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Joint Bone Spine
Volume 73, n° 3
pages 298-302 (mai 2006)
Doi : 10.1016/j.jbspin.2005.05.006
Received : 21 July 2004 ;  accepted : 14 May 2005
Back problems in Parkinson's disease: an underestimated problem

Fabien Etchepare a, , Sylvie Rozenberg a, Tristan Mirault a, Anne-Marie Bonnet b, Colette Lecorre a, Yves Agid b, Pierre Bourgeois a, Bruno Fautrel a
a Department of Rheumatology, Pitié-Salpêtrière Hospital, 47-83 Bld de l'hôpital, 75013 Paris, France 
b Federation of Neurology, Pitié-Salpêtrière Hospital, 75013 Paris, France 

*Corresponding author. Tel.: +33 1 42 17 78 21; fax: +33 1 42 17 78 02.

Study design. - Cross-sectional survey.

Objectives. - To estimate the extent of back pain in Parkinson's disease (PD).

Summary of background data. - PD is a common and disabling condition during the course of which back pain may develop. In contrast, the literature on the epidemiology of back pain in PD is poor.

Methods. - Patients with PD, seen consecutively in a neurology clinic over a period of 4 months, were inquired about back pain through a self-questionnaire and compared to an age- and sex-matched control group of chronically ill patients.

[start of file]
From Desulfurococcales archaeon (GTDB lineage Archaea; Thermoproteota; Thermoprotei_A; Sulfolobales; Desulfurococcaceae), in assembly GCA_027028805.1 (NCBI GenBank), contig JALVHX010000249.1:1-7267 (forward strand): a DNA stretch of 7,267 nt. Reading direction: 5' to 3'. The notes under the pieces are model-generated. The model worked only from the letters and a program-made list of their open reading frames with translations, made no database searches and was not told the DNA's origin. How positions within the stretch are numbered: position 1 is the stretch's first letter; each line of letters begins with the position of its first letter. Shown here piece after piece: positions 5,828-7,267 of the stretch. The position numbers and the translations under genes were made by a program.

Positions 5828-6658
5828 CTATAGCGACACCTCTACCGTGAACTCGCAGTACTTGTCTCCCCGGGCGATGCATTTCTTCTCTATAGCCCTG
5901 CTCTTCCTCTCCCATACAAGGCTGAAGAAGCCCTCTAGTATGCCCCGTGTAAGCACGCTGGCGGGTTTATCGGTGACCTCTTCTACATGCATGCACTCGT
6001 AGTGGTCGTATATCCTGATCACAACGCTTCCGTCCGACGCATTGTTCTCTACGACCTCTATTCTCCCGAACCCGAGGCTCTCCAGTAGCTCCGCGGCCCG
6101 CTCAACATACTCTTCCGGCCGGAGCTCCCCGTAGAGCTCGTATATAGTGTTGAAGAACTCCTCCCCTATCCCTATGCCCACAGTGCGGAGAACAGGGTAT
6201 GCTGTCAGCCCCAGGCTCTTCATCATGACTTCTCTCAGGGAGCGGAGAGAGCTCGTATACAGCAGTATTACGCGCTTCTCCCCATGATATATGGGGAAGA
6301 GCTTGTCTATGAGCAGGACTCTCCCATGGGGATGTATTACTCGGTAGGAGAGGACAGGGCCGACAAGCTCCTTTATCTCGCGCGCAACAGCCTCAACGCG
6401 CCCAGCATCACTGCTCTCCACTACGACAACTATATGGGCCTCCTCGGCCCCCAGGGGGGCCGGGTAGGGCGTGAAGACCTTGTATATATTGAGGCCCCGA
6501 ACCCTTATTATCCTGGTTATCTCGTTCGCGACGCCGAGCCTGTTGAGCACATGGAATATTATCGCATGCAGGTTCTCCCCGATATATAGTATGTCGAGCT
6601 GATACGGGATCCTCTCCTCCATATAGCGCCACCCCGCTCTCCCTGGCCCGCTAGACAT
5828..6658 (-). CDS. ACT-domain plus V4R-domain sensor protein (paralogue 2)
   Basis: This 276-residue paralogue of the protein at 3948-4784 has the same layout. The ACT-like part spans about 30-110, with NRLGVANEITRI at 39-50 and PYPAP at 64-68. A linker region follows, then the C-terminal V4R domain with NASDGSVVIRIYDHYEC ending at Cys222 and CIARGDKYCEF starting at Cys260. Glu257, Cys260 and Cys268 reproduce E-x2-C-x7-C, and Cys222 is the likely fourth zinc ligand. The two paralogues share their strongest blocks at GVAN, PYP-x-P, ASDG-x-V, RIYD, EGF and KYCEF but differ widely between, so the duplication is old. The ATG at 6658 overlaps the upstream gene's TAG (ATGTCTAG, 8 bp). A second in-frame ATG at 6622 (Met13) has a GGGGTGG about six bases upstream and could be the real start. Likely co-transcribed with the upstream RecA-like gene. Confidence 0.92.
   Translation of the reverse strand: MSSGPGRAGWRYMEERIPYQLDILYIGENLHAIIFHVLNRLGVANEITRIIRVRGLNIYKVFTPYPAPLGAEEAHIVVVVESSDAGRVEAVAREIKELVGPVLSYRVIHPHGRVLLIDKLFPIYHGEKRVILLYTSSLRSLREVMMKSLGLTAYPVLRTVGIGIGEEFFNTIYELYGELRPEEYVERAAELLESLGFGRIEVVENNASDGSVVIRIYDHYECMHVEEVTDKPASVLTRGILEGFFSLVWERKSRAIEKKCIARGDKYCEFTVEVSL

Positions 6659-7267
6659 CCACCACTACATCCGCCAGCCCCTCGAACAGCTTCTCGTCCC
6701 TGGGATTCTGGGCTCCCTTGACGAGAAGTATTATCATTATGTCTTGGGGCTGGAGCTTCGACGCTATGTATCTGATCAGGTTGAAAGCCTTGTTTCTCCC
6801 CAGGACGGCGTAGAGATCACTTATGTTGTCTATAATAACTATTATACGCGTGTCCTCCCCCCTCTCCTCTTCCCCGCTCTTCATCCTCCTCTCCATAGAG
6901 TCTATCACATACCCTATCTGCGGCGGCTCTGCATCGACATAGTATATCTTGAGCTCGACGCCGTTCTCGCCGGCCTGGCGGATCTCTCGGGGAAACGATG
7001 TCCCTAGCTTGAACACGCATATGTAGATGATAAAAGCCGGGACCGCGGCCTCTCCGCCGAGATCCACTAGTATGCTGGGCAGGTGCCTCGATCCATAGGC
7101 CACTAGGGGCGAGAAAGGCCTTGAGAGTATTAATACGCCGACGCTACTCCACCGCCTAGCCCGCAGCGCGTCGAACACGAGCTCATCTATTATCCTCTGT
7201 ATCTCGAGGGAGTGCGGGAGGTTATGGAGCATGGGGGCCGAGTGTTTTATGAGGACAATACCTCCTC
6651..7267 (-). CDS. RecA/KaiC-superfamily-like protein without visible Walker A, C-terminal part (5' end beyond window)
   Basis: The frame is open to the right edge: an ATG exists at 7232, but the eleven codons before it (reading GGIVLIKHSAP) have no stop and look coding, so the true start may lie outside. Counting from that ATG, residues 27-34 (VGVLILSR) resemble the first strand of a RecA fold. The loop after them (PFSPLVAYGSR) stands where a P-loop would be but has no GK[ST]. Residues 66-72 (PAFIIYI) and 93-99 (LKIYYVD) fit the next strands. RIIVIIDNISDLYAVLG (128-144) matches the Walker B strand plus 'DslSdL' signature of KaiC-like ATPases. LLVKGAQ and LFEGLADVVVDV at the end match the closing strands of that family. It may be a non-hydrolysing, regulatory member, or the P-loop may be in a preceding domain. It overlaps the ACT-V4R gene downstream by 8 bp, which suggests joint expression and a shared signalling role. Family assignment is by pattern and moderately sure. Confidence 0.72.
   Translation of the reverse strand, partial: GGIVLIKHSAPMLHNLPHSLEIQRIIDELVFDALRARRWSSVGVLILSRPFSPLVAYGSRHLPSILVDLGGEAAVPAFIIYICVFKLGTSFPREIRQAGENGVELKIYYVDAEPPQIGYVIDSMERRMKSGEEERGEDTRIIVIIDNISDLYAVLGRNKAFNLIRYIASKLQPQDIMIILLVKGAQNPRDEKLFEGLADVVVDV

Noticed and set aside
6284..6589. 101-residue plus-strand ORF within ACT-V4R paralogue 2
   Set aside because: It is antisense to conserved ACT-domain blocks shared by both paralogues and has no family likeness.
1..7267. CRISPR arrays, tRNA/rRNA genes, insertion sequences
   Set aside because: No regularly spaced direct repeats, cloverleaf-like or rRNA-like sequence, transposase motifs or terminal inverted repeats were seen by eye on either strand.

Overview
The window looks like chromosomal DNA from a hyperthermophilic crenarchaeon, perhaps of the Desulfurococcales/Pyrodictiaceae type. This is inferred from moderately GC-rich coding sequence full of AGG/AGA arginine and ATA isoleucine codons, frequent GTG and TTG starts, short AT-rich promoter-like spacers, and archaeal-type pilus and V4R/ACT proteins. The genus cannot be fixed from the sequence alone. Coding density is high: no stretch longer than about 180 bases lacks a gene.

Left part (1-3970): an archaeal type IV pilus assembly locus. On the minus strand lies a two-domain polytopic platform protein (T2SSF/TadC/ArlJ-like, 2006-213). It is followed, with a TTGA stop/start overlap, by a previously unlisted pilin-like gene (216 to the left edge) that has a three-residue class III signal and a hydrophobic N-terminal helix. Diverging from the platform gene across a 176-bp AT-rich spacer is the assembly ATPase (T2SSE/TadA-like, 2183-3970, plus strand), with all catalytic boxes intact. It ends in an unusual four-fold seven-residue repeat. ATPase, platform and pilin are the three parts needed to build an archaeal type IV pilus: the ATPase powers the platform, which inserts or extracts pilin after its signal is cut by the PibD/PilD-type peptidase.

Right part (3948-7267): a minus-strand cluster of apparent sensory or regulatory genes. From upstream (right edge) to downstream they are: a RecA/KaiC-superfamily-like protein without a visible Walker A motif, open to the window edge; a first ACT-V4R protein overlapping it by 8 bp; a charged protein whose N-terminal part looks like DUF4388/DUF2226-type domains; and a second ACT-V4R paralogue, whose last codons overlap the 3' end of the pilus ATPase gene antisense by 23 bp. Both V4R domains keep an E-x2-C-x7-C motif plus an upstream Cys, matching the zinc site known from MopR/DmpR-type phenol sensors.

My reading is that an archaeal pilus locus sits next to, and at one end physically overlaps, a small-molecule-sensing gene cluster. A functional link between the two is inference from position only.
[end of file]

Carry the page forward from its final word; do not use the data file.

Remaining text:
Results. - The study involved 104 parkinsonians (mean age: 67.3 years) who had had PD for an average of 11.6 years, and 100 controls (mean age: 65.8 years) who had chronic heart disease or diabetes for an average of 14.2 years. Sixty-two parkinsonians and 23 controls reported back pain. The prevalence was 59.6% in the parkinsonian group and 23.0% in the control group (P <0.0001). Pain severity was evaluated with a visual analogic scale and averaged 54±23 mm in parkinsonians and 41±19 mm in control (P <0.0001).

Conclusions. - Chronic back pain is quite common in PD. It is responsible for a substantial functional impact and needs more attention to reduce disability of such patients.

The full text of this article is available in PDF format.

Keywords : Back pain, Parkinson's disease

© 2005  Elsevier SAS. All Rights Reserved.
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